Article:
Spotlight

Celebrating Our Path from the Moon to Mars

Just 66 years after America achieved first flight at Kitty Hawk, a new generation of pioneers landed a man on the Moon, fulfilling NASA’s promise to be first to plant its flag  on extra-terrestrial terrain. Astronauts Neil Armstrong, Michael Collins and Buzz Aldrin launched on a Saturn V from Earth July 16, 1969 and Armstrong took that first step onto the lunar surface on July 21. Boeing played a leading role in those missions, including building the Saturn V launch vehicle.

“Many of us vividly remember sitting with family and friends watching history play out in grainy black and white television 45 years ago when Neil Armstrong stepped onto the Moon’s surface,” said John Elbon, Boeing Space Exploration vice president and general manager. “Those were the moments that shaped lives and set youngsters around the world on the path toward careers in science and engineering. Those space enthusiasts in turn launched decades of exponential growth in technological advancements.”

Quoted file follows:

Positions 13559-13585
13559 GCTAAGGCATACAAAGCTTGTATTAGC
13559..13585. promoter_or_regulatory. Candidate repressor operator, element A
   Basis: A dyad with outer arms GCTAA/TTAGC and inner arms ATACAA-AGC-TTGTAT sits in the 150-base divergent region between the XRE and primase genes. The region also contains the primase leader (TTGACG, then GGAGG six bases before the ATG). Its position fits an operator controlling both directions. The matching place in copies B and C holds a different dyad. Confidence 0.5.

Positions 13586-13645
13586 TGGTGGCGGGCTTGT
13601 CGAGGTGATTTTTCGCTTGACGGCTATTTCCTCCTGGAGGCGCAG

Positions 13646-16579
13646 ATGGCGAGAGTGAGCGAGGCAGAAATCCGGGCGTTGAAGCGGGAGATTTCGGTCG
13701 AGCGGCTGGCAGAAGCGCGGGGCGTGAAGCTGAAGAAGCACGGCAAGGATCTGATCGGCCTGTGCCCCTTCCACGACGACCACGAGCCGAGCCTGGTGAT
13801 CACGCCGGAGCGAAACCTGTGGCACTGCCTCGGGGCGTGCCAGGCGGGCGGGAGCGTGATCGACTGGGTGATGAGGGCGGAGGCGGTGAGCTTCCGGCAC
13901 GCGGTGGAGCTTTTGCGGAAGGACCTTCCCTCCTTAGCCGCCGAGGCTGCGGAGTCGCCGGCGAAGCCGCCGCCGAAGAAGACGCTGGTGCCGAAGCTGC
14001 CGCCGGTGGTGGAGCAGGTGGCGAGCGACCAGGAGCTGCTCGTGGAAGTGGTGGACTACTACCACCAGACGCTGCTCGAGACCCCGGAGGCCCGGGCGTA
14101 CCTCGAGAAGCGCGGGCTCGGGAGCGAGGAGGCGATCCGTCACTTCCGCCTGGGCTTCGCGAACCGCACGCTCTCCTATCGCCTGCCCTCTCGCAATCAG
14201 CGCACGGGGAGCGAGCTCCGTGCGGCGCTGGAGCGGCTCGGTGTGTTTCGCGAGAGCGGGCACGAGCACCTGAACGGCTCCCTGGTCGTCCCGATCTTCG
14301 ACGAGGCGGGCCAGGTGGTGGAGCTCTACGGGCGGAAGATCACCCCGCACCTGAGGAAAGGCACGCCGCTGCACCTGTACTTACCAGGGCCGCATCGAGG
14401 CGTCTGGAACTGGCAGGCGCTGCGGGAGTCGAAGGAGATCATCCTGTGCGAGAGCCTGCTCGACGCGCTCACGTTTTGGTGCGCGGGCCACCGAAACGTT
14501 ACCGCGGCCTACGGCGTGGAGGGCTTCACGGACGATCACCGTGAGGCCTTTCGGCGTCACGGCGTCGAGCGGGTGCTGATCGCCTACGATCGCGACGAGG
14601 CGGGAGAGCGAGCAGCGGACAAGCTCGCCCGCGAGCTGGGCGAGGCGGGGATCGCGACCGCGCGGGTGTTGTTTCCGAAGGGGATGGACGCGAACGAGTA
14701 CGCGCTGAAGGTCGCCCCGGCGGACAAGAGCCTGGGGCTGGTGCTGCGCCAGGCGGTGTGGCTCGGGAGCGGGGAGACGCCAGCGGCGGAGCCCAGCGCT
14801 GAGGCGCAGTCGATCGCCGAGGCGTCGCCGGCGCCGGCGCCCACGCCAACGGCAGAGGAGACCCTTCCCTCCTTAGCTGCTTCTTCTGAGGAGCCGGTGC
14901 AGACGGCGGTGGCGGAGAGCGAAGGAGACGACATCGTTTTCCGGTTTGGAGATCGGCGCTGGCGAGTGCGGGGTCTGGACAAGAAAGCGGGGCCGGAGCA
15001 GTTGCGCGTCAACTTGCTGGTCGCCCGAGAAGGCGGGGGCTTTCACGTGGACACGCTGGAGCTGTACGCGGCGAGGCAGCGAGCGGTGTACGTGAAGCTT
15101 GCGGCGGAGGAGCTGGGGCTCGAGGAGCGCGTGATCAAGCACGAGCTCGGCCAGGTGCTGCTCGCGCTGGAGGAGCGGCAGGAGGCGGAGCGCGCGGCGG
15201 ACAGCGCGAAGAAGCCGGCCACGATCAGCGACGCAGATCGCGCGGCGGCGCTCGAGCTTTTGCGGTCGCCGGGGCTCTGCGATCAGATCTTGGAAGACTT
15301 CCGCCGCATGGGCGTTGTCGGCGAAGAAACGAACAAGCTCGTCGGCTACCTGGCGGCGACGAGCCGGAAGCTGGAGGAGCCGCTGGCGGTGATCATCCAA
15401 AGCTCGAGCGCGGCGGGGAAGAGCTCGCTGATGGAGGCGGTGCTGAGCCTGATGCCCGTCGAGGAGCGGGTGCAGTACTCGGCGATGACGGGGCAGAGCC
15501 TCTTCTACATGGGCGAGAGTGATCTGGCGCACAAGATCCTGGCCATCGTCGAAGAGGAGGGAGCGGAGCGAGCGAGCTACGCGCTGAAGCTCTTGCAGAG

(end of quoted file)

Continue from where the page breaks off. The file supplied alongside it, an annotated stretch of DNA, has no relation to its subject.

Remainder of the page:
NASA Artist Concept: Moon to Mars

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Which is brighter-a flurry of Perseid fireballs or a supermoon? Find out in August: [video] t.co/GnuRamoFTC  t.co/uAq8fQrbVr - @NASA

We shared our #NextGiantLeap, a future #JourneyToMars, @Comic_Con: t.co/OK6GxuSrK9    #SDCC14 t.co/pB6Qc1Amk8 - @NASA

.@NASANuSTAR, a premier black-hole hunter, celebrates two years of science in space: t.co/1hEl9M42fL   t.co/X3iFKymKdW - @NASA

Space Station Update: #Exp40 crew studies flames in space while #ATV5 coasts to #ISS: t.co/xyie6WvM80   t.co/V69SuJ19ow - @NASA

Gamma rays, the most energetic form of light, are common in stellar outbursts: t.co/IaKzmvKGIg   @NASAFermi t.co/KBAQaSYCD3 - @NASA

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